Defendant also argues that both his speedy trial right under the IAD and his constitutional speedy trial right were violated. We need not address defendant's statutory claim as defendant forfeited this claim by virtue of his guilty plea (see People v Pizetzky, 46 A.D.3d at 710; cf. People v Friscia, 51 N.Y.2d at 847; People v Mercer, 105 A.D.3d 1091, 1092 [2013], lv denied 21 N.Y.3d 1017');">21 N.Y.3d 1017 [2013]). Further, although defendant's argument that his constitutional speedy trial rights were violated was not forfeited by his guilty plea, the issue is unpreserved for this Court's review because defendant failed to raise it before County Court (see People v Bennett, 143 A.D.3d 1008, 1010 [2016]; People v Mercer, 105 A.D.3d at 1093; see also People v Lawrence, 64 N.Y.2d 200, 203-204 [1984]). Were this issue properly before us, we would find it to be without merit given that the delay was reasonable and there was no apparent prejudice to defendant. Moreover, even though defendant was incarcerated during the entire duration of the action, defendant's freedom was not impaired solely due to this criminal action as he was serving a sentence on a separate crime committed in Pennsylvania (see People v Romeo, 12 N.Y.3d 51, 55 [2009], cert denied 558 U.S. 817');">558 U.S. 817 [2009]; People v Tuper, 118 A.D.3d 1144, 1146 [2014], lv denied 25 N.Y.3d 954');">25 N.Y.3d 954 [2015]; People v Pope, 96 A.D.3d 1231, 1233 [2012], lv denied 20 N.Y.3d 1064');">20 N.Y.3d 1064 [2013]).

         Defendant's claim that his plea was not knowing, intelligent and voluntary is unpreserved by his failure to make a post allocution motion (see People v Rich, 140 A.D.3d 1407, 1407 [2016], lv denied 28 N.Y.3d 936');">28 N.Y.3d 936 [2016]; People v Hull, 52 A.D.3d 962, 963 [2008]). Further, the narrow exception to the preservation rule is inapplicable as defendant did not make any statements during the plea allocution that were inconsistent with his guilt or the voluntariness of his plea (see People v Tetreault, 152 A.D.3d 1081, 1082 [2017]; People v DeAngelo, 136 A.D.3d 1119, 1120 [2016]).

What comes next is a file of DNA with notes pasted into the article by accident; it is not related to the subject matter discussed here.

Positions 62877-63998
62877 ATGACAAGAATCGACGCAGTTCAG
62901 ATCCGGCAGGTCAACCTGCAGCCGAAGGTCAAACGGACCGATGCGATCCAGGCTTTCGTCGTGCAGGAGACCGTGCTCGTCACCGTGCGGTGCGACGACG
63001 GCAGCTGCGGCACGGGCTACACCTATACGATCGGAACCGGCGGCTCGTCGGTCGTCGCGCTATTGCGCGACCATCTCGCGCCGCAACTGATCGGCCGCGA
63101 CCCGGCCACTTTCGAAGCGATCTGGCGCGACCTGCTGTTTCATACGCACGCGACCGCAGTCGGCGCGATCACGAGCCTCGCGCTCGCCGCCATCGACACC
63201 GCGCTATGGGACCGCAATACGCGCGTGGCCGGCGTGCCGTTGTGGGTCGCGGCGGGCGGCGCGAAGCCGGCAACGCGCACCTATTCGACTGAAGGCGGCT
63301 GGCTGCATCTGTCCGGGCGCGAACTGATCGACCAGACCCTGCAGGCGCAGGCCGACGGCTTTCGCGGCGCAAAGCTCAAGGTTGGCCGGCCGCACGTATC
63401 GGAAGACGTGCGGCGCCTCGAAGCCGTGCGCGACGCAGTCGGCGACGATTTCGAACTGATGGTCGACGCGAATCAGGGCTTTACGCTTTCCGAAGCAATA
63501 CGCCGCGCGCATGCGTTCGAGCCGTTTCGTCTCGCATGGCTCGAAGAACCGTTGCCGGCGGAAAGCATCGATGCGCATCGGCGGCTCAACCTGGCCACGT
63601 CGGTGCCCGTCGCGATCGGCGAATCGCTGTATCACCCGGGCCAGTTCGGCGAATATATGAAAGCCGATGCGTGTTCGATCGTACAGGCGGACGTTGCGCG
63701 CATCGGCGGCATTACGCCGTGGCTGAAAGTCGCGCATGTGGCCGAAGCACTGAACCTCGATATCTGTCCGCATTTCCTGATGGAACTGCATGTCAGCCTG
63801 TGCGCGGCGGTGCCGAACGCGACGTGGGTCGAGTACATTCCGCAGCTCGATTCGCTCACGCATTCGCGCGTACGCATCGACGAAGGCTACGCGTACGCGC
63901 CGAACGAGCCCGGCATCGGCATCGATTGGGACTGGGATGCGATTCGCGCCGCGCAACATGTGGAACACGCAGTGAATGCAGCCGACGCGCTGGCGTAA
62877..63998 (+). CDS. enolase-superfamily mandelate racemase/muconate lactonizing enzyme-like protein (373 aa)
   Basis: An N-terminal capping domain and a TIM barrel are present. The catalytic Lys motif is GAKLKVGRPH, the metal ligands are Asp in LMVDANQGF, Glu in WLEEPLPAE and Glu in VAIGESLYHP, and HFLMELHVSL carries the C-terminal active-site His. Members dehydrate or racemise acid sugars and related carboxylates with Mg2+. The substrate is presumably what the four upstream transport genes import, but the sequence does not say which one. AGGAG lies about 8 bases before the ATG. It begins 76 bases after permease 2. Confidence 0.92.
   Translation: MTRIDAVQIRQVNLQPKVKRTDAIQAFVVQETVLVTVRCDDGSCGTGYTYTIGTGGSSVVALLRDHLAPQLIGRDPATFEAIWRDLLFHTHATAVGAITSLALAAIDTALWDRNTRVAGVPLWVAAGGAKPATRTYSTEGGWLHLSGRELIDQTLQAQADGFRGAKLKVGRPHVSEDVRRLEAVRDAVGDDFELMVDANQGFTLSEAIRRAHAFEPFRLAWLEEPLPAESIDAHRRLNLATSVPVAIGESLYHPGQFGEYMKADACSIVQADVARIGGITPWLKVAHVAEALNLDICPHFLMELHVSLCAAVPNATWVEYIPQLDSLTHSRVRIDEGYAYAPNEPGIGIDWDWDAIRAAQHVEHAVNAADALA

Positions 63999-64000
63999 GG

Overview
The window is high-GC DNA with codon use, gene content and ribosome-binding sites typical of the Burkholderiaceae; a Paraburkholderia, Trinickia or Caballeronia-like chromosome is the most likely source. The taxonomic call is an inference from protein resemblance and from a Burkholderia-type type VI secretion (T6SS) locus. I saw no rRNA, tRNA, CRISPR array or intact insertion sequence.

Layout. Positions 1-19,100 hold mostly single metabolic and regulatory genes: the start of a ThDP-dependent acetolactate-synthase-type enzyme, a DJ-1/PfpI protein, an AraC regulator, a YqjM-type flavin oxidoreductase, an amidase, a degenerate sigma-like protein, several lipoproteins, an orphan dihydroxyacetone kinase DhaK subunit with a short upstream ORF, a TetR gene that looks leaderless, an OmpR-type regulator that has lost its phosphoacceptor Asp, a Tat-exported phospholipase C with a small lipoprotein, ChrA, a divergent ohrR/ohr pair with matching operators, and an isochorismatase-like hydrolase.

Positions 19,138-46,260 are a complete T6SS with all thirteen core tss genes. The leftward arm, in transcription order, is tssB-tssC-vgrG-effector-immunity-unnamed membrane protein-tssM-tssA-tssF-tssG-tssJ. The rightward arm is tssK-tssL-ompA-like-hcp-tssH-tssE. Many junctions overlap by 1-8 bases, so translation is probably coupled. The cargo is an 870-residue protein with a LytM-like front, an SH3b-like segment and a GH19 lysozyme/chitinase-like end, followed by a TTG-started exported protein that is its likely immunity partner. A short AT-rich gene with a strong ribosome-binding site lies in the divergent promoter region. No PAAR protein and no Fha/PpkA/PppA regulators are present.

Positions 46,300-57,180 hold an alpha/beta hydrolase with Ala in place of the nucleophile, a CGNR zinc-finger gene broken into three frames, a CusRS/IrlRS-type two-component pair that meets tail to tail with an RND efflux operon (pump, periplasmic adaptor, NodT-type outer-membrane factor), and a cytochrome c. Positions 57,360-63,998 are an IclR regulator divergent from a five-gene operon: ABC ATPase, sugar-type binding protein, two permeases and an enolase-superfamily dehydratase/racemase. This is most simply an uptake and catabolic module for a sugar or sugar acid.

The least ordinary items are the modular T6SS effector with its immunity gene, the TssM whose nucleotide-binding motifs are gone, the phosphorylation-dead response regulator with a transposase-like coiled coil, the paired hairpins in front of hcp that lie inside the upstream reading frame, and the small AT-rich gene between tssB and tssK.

To the extent that defendant argues that his counsel was ineffective due to his failure to file a CPL 30.30 motion to dismiss, the issue is not preserved for our review as defendant failed to raise this issue before County Court (see People v Toledo, 144 A.D.3d 1332, 1334 n 2 [2016], lv denied29 N.Y.3d 1001');">29 N.Y.3d 1001 [2017]). In any event, were this speedy trial claim properly before us, we would find it to be without merit. A speedy trial claim under the IAD involves the same considerations of time involved under CPL 30.30 (see CPL 30.30 [4]; 580.20, art [VI] [a]). In fact, under the IAD, defendant only had to prove that there existed a 120-day delay (see CPL 580.20, art [IV] [c]), but, under CPL 30.30, he would have had to prove that there existed a 180-day delay (see CPL 30.30 [1] [a]). As such, counsel's choice to bring a motion under the IAD, as opposed to a CPL 30.30 motion, was a strategic one (see generally People v Briskin, 125 A.D.3d 1113, 1122 [2015], lv denied25 N.Y.3d 1069');">25 N.Y.3d 1069 [2015]). ...